Girl donates savings to help school

March 14, 2011 4:52:59 PM PDT
Budget cuts also mean program cuts at many schools. We talked to one elementary school student who was willing to sacrifice to keep her favorite class.

To 8-year-old Elodie Giles, art class isn't a budget extra. It's what she looks forward to every week. She's just not certain she can look forward to it next year.

Giles may be just a third grader but she is wise enough to know that budget cuts will cut into what she likes best.

It is one of the possibilities as her school, Houston ISD's Travis Elementary School, looks to cut $200,000 from its budget.

Giles doesn't want the cuts to be that severe and she wanted to help.

"I get $6 every week," she said.

She has to give at least a dollar of it to a needy charity.

"I was thinking about Travis and how good a school it was. Then I thought about how it was losing money and then I thought I could donate my money," Giles said.

The $20 she saved up was put in an envelope for the principal.

"It says, 'Money for Travis, for whatever you need it for,'" Giles said she wrote on the envelope.

"And then it says 'I love my school. Love, Elodie Giles,'" Travis Elementary School principal Suzy Walker said. "Every $20 makes a difference."

But it's not enough to save jobs. Giles knows that. Walker does too and knows that it's likely four or five of her employees will find out next week they are being fired.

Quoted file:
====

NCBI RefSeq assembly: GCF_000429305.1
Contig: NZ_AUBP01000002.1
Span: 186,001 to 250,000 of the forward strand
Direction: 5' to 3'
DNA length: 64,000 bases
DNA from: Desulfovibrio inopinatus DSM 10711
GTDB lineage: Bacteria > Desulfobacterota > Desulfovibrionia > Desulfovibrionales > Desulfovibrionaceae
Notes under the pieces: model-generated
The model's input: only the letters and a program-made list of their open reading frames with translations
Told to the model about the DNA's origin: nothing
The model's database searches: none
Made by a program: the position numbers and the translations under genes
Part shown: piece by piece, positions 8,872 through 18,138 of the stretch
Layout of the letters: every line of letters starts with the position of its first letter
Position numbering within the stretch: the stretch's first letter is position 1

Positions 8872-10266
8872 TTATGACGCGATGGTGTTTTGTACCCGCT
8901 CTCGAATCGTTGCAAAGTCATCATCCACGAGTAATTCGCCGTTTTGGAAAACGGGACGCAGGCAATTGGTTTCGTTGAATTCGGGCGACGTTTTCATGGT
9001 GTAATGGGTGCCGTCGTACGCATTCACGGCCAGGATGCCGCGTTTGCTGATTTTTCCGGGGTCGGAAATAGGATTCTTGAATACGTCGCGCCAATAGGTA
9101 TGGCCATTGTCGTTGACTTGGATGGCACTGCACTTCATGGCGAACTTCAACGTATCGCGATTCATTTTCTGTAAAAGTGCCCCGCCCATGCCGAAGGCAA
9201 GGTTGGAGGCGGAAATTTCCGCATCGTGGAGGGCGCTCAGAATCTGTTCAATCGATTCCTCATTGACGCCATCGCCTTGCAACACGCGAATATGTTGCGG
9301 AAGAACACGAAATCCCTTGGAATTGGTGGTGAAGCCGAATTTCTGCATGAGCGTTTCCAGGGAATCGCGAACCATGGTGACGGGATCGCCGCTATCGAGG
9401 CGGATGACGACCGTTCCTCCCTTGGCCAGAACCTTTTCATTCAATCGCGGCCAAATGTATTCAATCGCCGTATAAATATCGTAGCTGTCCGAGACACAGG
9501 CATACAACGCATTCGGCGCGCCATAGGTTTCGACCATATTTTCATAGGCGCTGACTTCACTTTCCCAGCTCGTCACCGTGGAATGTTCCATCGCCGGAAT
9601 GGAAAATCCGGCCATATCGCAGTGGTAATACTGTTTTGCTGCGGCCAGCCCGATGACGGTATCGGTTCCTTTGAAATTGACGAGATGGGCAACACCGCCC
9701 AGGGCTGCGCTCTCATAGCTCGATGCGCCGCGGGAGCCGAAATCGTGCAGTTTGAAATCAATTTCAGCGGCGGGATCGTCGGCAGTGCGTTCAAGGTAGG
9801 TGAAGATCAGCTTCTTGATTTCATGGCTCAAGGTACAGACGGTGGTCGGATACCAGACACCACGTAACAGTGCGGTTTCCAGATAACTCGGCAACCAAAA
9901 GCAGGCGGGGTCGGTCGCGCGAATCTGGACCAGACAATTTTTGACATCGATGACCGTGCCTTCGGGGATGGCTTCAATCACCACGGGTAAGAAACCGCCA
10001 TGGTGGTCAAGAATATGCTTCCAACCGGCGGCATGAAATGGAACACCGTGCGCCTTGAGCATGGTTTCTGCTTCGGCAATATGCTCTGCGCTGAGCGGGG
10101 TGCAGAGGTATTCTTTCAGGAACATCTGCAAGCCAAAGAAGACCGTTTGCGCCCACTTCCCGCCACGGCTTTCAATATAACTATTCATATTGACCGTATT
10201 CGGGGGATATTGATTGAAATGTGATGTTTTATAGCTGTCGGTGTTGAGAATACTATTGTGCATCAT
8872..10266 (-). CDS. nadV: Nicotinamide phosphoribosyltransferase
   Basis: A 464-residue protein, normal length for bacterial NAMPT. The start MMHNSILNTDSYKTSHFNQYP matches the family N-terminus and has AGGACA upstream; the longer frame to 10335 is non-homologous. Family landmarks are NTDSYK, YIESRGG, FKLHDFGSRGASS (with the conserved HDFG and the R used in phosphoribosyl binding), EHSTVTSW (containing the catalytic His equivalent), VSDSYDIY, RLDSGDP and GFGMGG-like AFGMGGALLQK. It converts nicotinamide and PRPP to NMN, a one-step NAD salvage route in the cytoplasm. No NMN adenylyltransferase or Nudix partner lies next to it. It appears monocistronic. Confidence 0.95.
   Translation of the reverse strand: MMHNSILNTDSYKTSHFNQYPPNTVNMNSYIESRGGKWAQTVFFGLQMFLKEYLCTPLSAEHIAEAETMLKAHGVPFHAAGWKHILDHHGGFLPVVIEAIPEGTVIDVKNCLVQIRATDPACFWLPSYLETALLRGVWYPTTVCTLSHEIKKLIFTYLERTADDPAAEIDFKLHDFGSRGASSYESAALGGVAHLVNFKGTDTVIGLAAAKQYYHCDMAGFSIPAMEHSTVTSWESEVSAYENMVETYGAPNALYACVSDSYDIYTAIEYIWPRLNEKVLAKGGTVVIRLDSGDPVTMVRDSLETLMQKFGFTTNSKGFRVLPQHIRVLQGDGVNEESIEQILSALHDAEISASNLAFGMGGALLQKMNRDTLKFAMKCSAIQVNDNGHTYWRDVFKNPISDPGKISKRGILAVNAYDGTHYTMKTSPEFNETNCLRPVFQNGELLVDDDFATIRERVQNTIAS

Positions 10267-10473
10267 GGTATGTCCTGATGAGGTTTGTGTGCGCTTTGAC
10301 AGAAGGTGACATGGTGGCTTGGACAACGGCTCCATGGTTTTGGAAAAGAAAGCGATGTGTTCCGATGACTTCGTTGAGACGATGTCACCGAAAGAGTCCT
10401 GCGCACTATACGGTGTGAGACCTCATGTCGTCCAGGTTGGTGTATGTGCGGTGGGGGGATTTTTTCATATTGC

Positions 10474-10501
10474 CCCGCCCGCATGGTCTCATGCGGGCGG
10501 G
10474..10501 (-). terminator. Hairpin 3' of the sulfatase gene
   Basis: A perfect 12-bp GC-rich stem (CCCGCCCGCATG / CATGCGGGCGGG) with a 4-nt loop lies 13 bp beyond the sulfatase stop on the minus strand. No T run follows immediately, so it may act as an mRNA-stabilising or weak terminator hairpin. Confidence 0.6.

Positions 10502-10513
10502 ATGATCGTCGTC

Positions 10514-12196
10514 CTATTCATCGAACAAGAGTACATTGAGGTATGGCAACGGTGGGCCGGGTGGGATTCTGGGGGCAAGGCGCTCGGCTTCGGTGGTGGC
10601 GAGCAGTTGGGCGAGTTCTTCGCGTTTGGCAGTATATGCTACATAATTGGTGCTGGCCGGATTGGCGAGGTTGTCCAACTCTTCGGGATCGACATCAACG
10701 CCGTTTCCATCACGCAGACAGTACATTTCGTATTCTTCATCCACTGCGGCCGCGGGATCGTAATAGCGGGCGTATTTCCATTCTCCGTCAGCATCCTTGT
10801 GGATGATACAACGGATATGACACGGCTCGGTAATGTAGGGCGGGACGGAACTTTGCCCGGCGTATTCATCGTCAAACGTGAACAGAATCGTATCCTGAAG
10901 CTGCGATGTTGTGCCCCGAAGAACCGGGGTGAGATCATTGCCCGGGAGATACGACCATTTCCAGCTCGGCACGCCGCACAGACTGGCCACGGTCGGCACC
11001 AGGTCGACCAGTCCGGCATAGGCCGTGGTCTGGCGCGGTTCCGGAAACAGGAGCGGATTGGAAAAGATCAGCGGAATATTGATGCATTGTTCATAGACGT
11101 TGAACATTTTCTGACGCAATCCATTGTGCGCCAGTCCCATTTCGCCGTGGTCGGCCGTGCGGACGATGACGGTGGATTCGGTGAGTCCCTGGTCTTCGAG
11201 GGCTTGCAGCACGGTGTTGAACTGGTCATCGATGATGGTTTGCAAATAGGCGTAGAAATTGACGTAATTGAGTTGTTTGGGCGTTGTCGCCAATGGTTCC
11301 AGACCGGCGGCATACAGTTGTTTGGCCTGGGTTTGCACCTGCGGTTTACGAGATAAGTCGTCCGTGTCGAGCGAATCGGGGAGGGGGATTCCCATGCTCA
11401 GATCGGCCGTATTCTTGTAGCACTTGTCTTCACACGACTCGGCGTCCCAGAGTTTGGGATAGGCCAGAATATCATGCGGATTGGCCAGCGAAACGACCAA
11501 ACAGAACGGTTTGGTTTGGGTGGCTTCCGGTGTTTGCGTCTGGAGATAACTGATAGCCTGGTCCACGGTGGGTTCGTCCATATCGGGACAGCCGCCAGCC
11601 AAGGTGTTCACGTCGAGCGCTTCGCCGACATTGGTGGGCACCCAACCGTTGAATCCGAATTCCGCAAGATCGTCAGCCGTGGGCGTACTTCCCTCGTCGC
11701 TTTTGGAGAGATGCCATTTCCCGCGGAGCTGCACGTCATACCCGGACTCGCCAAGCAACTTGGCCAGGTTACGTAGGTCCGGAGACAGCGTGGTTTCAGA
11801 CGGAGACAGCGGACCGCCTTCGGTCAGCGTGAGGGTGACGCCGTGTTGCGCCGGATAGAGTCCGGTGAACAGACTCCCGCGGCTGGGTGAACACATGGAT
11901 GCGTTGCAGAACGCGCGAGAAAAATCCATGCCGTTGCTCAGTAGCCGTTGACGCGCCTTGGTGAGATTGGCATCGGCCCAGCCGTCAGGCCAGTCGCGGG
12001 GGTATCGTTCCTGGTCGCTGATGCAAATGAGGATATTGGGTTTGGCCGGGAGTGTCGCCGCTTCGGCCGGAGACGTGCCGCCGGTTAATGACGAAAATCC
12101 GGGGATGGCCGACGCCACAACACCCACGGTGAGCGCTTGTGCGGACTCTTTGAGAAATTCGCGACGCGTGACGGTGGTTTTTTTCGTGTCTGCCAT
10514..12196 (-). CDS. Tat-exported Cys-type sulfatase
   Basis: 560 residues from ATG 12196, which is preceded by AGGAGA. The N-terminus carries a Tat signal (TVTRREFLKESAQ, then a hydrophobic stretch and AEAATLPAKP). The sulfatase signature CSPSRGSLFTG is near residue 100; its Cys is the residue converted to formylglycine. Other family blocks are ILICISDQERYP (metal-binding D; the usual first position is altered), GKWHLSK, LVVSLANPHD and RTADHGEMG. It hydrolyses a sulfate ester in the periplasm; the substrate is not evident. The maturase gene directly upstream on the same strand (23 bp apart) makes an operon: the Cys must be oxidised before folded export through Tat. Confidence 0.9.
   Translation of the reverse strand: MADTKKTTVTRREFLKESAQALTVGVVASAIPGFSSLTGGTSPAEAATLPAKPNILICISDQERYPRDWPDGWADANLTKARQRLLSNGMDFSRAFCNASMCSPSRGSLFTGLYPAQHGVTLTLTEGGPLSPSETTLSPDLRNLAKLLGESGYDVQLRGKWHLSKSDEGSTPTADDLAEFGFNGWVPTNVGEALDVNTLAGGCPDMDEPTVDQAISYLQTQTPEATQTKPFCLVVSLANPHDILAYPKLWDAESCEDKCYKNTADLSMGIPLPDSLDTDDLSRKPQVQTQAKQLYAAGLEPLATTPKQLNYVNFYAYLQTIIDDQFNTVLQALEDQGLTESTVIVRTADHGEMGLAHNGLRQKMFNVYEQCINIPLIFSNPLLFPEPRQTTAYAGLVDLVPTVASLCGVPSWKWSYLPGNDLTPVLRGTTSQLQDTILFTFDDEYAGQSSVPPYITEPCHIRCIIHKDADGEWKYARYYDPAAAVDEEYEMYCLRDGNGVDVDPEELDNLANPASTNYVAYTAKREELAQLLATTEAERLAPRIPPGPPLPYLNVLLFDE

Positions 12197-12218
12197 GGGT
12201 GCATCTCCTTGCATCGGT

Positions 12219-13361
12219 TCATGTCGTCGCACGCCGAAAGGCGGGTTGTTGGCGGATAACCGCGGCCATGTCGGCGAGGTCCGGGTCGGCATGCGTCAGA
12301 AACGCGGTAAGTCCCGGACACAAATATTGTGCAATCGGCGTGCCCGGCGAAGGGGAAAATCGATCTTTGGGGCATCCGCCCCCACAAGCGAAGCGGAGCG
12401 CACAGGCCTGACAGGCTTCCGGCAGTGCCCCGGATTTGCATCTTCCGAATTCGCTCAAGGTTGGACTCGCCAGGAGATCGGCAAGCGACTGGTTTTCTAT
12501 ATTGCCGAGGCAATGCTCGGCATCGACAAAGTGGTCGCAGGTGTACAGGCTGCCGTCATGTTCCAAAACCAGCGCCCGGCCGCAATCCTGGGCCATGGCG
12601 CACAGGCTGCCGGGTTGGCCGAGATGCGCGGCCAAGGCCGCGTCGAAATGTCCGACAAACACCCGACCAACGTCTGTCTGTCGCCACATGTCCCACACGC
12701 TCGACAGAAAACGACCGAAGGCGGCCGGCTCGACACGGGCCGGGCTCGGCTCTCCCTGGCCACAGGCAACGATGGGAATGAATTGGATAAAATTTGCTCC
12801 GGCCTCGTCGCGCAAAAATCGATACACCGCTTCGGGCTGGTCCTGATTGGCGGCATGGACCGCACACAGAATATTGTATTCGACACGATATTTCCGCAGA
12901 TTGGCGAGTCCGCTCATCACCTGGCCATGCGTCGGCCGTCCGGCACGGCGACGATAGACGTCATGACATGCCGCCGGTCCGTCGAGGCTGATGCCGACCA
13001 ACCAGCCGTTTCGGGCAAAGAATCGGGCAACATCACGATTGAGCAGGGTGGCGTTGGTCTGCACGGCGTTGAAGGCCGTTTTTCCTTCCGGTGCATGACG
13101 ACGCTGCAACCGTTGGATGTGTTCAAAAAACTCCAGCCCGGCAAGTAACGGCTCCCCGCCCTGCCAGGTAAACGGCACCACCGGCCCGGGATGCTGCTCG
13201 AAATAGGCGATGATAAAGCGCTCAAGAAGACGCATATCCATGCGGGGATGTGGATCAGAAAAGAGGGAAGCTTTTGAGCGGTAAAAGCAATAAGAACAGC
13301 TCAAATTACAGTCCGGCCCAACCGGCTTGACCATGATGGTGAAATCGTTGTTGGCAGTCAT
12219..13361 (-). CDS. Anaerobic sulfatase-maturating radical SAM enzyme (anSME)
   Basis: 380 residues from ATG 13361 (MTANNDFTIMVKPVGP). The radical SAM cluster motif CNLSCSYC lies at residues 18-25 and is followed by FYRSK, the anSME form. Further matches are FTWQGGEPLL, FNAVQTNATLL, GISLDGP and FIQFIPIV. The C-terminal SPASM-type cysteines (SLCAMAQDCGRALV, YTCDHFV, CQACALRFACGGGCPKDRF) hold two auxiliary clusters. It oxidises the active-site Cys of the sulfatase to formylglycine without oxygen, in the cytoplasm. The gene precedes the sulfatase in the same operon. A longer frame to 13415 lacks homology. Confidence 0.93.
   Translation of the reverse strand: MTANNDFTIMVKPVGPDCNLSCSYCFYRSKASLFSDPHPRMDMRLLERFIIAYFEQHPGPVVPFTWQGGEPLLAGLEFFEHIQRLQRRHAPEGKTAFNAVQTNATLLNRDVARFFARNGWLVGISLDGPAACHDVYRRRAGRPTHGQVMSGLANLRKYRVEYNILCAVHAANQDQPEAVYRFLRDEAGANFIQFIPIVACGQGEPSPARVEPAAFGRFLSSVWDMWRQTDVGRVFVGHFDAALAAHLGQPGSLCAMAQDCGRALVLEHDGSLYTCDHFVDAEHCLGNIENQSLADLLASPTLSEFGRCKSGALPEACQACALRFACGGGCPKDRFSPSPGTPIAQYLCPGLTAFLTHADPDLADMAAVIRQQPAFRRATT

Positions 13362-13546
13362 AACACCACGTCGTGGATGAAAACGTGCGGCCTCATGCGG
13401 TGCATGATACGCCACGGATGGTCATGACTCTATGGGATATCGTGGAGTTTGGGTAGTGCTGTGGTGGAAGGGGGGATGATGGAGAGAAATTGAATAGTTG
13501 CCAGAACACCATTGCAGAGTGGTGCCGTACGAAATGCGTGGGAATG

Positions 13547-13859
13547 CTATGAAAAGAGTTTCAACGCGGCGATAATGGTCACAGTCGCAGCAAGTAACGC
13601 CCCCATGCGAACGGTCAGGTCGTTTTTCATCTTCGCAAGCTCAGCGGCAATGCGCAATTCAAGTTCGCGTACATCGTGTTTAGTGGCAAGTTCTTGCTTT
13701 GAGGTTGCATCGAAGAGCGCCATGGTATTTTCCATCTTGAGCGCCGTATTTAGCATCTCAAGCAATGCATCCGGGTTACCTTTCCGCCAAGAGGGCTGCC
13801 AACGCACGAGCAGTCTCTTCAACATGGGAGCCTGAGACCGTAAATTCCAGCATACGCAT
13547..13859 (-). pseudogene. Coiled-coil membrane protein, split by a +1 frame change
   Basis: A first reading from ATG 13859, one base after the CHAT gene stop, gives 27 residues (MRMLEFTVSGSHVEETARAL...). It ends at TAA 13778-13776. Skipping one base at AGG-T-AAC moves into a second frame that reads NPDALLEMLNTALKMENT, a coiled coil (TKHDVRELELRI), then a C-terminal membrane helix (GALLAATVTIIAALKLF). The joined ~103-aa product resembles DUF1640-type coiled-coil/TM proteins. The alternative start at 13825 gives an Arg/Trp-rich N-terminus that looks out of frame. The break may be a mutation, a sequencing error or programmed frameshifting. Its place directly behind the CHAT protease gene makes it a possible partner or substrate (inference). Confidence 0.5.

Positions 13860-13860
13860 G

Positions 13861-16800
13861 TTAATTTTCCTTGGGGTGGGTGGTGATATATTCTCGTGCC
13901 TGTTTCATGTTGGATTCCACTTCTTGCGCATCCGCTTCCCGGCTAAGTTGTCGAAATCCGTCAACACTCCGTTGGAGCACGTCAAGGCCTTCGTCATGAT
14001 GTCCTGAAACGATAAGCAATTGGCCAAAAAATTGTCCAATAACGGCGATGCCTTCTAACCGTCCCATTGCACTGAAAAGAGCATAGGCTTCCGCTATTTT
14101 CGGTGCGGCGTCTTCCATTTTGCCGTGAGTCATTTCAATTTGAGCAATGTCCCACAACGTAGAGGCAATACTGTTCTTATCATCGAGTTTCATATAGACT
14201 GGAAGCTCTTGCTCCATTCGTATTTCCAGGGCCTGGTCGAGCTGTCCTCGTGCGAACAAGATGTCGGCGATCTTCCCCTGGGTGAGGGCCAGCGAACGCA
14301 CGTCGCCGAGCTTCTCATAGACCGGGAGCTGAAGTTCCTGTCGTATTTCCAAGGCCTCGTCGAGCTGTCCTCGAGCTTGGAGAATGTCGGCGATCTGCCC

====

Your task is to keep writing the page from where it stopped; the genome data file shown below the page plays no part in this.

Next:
"It's their education; how can you mess with that?" said Giles' mother, Mandy Giles.

Giles' mother didn't know her daughter was planning on the gift until she asked for the envelope Friday morning.

It was a gift of a child's savings at a time the state is seemingly unwilling to spend its rainy day savings.

"What is it there for? This sounds like an emergency to me," Mandy Giles said.

"I like art and I like music and I like creative movement, so can you please give us a little money so we can keep our enrichment teachers?" Elodie Giles said.

It's not likely any lobbyist in Austin ever said it so effectively -- or that any child showed so clearly how grownup fights get overheard by very young ears.